The authors begin by exploring the basics of space -- its characteristics, orbits and gravity, and so forth -- and continue on to spaceships, space stations, and space colonies. Next comes a chapter concerning the Sun and the planets: how they were formed, the atmospheric and geologic characteristics of the planets, and how terraforming might be accomplished.
Chapter Four deals with designing a starship, faster-than-light travel (the authors say travelling close to the speed of light is highly improbable, but there are ways of handling the problem), generation ships, and more. There's an introduction to the Milky Way, information on supernovae, neutron stars, and black holes, and how to design a planet.
Next, the authors cover aliens and possibilities for galactic civilisations, including empires, republics, and federations. Molecular technology and virtual reality are also discussed, as well as time travel, invisibility (as yet no one has come up with an entirely convincing way to make something or someone completely invisible), androids, cloning, and genetic engineering. The book closes with a chapter on alternate histories and parallel universes. There's a bibliography at the end.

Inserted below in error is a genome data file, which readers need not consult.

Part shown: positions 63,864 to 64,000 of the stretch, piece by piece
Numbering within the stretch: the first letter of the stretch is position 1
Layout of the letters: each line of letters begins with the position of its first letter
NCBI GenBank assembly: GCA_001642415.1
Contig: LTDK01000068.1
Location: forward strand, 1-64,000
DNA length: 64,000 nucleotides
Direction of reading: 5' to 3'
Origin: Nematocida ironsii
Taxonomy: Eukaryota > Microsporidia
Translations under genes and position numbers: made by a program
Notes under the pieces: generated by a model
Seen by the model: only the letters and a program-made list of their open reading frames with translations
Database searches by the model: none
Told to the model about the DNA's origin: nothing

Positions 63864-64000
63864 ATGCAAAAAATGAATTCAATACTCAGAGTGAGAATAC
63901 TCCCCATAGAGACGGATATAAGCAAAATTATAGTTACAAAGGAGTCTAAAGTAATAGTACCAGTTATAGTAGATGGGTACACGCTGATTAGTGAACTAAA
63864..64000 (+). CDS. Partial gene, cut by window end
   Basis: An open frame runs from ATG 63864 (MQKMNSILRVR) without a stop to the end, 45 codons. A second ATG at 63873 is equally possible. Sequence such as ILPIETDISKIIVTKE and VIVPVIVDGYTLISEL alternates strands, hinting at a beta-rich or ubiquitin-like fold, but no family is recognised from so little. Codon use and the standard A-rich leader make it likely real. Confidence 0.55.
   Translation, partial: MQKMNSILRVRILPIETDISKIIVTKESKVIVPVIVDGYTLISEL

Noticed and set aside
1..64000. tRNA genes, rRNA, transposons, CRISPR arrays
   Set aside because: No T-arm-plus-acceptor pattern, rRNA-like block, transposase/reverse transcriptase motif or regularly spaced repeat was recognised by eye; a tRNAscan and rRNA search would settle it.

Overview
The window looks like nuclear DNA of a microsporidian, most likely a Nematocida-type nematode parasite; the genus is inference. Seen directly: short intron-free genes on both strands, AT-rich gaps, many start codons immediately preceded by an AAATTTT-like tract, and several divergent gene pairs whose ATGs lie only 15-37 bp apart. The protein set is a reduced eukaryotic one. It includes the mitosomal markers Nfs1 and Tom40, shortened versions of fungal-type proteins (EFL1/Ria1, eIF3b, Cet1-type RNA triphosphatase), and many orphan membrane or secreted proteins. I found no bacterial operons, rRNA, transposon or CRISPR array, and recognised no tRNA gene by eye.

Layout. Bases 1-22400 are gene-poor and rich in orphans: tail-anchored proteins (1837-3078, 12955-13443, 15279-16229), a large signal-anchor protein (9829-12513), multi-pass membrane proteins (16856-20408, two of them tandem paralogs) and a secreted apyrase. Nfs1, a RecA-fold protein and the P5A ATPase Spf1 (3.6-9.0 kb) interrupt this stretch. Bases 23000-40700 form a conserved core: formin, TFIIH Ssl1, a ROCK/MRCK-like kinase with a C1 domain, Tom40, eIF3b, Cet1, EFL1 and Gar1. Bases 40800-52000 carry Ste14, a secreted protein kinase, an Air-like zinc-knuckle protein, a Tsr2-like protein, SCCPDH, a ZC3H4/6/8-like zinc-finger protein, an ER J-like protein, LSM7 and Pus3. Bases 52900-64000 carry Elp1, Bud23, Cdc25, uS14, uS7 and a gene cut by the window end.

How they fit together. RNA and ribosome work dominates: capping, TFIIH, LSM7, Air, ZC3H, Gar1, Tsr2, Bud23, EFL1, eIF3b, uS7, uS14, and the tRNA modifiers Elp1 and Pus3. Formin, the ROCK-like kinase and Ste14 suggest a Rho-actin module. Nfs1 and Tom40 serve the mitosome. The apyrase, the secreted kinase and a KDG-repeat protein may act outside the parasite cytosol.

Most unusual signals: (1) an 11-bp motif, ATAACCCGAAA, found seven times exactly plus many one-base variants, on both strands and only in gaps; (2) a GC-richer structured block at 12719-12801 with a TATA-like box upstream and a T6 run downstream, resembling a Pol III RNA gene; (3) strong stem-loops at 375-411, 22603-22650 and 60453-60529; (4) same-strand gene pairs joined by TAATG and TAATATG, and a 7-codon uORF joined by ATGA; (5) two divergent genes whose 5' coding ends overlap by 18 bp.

The books Writer's Digest has on writing science fiction are excellent. This one is a good overview of the many things a science fiction writer may want to know.
If you like this one, try: How to Write Science Fiction and Fantasy by Orson Scott Card, Space Travel: A Writer's Guide to the Science of Interplanetary and Interstellar Travel by Ben Bova with Anthony R. Lewis, World-Building: A Writer's Guide to Constructing Star Systems and Life-Supporting Planets by Stephen L. Gillett, and Aliens and Alien Societies: A Writer's Guide to Creating Extraterrestrial Life-Forms by Stanley Schmidt.